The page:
The consensus that President Barack Obama was outmatched in his first debate with Mitt Romney cohered in the first half hour of Wednesday's encounter. Romney appeared sharp, focused and on-message, while Obama was subdued, unexcitable and unexciting.
If you read the transcript of the debate, however, scrubbed of the fillers and stammers in Obama's locution, the debate seems like a fairly substantial and dispassionate exchange of ideas—the precise sort of boringness at the core of a functional democracy. Unfortunately for the president, I'm not sure there is a single person who consumes debates this way. The candidates produced more than 14,000 words between them, and it's not prose that exactly leaps off the page. (For example, "Let me mention another regulation in Dodd-Frank.")
Because debates are among the last unscripted events of presidential campaigns, the transcripts hold a few clues about how the candidates view the world differently. I like word clouds, even if they're grotesquely overused by anyone possessing a blog and some embed code. They distill the guts of a debate in a visual way that offers a surprisingly complex picture of what was said.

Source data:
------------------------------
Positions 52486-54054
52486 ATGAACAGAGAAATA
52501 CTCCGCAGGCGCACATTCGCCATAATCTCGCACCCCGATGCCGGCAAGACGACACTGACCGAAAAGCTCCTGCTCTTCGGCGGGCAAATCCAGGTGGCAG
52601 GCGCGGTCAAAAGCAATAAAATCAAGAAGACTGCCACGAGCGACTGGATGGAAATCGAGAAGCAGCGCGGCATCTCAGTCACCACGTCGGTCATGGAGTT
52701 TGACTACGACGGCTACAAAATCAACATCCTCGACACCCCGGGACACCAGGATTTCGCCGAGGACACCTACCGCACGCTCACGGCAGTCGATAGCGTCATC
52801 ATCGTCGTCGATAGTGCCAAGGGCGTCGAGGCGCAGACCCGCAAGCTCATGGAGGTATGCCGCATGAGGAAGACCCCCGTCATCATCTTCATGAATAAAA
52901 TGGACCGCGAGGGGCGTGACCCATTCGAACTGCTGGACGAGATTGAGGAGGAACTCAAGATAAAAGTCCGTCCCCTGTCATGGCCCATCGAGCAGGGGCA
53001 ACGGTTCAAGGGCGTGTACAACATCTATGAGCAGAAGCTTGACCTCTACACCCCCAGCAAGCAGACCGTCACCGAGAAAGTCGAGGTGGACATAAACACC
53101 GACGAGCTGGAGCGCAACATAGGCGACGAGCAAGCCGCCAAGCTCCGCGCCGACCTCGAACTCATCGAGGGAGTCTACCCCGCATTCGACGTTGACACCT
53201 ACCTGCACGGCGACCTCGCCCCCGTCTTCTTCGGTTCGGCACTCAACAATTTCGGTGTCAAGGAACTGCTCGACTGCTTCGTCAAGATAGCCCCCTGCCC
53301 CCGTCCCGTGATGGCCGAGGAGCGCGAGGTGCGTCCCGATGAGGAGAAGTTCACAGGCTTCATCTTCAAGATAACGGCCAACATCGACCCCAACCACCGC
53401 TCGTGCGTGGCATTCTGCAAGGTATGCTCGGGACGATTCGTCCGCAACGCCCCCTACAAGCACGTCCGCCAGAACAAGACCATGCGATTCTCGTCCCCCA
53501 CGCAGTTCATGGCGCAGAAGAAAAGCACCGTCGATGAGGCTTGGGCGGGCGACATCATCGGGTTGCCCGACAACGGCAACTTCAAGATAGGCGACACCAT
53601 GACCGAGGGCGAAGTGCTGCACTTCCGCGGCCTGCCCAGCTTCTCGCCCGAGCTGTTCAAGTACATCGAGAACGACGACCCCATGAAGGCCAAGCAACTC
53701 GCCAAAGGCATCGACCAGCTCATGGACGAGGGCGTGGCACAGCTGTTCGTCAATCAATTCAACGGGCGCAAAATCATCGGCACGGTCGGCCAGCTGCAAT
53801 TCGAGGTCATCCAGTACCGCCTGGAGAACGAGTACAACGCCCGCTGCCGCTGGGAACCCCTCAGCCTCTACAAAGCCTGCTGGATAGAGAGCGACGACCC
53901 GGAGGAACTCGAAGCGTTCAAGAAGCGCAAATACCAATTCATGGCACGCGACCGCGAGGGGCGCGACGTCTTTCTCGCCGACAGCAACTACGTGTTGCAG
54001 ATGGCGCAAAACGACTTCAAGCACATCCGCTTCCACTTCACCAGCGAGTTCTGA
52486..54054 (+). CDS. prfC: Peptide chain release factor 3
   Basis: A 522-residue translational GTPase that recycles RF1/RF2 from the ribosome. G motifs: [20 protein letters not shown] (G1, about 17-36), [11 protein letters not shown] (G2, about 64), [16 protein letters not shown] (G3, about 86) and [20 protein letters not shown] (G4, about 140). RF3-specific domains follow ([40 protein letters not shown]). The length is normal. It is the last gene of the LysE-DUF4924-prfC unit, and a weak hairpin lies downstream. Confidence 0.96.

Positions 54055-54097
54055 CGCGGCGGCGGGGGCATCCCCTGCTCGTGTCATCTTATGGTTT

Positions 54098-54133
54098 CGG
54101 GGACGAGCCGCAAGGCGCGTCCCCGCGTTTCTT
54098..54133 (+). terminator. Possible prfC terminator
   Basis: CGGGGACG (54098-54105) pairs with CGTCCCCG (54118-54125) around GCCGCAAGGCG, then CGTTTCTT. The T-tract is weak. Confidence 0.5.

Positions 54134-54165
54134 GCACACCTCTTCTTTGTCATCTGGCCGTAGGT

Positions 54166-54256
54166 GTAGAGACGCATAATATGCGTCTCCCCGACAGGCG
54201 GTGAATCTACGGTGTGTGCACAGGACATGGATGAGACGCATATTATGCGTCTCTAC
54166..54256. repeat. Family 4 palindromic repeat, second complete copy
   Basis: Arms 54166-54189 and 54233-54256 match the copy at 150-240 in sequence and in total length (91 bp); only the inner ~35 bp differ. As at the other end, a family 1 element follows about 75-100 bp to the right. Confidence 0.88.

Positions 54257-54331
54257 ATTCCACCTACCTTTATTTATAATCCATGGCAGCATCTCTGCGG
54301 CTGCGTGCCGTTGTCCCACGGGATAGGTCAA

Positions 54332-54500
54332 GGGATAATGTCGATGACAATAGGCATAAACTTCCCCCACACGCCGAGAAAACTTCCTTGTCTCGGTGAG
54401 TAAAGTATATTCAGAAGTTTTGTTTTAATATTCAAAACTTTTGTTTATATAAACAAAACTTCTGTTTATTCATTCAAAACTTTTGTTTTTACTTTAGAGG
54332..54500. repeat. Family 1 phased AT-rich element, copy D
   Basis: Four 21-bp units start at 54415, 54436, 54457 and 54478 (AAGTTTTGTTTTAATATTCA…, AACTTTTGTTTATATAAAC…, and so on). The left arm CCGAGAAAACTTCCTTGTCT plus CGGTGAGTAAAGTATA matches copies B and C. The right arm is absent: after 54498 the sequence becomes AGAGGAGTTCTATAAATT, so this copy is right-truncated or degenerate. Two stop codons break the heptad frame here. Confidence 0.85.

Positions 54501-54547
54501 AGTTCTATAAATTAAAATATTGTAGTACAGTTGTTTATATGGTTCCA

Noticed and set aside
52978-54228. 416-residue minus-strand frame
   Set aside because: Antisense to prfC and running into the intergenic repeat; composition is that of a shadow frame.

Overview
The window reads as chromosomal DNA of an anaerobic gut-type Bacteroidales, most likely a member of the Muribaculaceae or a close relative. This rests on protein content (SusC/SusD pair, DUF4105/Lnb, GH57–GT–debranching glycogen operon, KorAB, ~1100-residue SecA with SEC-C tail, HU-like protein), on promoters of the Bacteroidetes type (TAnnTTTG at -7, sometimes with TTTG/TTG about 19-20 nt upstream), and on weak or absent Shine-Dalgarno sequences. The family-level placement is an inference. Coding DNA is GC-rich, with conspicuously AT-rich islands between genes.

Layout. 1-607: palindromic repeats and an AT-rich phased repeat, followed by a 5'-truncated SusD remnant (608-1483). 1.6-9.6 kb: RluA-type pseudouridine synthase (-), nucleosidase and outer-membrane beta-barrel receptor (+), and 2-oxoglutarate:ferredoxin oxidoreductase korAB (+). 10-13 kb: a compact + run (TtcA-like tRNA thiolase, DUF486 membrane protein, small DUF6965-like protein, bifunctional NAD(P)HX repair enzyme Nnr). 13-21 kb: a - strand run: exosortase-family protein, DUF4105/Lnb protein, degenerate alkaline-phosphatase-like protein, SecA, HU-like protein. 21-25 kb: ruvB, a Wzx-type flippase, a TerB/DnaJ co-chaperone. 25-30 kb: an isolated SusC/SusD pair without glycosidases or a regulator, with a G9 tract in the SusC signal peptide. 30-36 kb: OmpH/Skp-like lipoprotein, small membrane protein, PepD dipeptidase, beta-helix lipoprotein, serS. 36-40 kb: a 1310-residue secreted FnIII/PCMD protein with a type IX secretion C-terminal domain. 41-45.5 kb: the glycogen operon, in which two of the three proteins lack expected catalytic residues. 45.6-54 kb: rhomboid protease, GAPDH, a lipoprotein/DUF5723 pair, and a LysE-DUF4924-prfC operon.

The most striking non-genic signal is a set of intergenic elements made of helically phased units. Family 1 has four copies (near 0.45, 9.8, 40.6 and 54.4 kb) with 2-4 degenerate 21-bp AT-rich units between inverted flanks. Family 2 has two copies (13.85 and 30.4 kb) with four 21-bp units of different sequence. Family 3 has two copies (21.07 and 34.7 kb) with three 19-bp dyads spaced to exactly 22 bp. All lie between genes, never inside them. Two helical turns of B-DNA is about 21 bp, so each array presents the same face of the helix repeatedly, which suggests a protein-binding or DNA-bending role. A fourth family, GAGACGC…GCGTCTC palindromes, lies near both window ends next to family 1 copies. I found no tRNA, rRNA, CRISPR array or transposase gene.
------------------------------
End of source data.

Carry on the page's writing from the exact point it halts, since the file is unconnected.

With political events, however, they tend to show you what you already knew: Both candidates say "America" a lot, talk about the economy and argue over whatever else is on the agenda at that moment.
Instead, I decided to run the numbers on a different question. What were the words that each candidate said the most that the other avoided? Here the results get more interesting.
For example, Obama said "loophole" nine times, while Romney never said it. Meanwhile, Romney referred to "regulation" 16 times to Obama's three.
Here's another: Obama was responsible for 20 of the 23 mentions of "class," while Romney said "income" 24 times to Obama's five.
And here's my favorite: Obama prefers "already"—as in, "my tax plan has already lowered taxes for 98 percent of families"—while Romney prefers "again"—as in, "I'll get incomes up again."
It is very easy to predict what candidates will talk about during a debate. Less obvious, and more interesting, is what they willfully do not talk about, even as the other guy presses the point.
Try any word you like in the interactive below:
Here are 10 of the "most Obama" words and 10 of the "most Romney" words.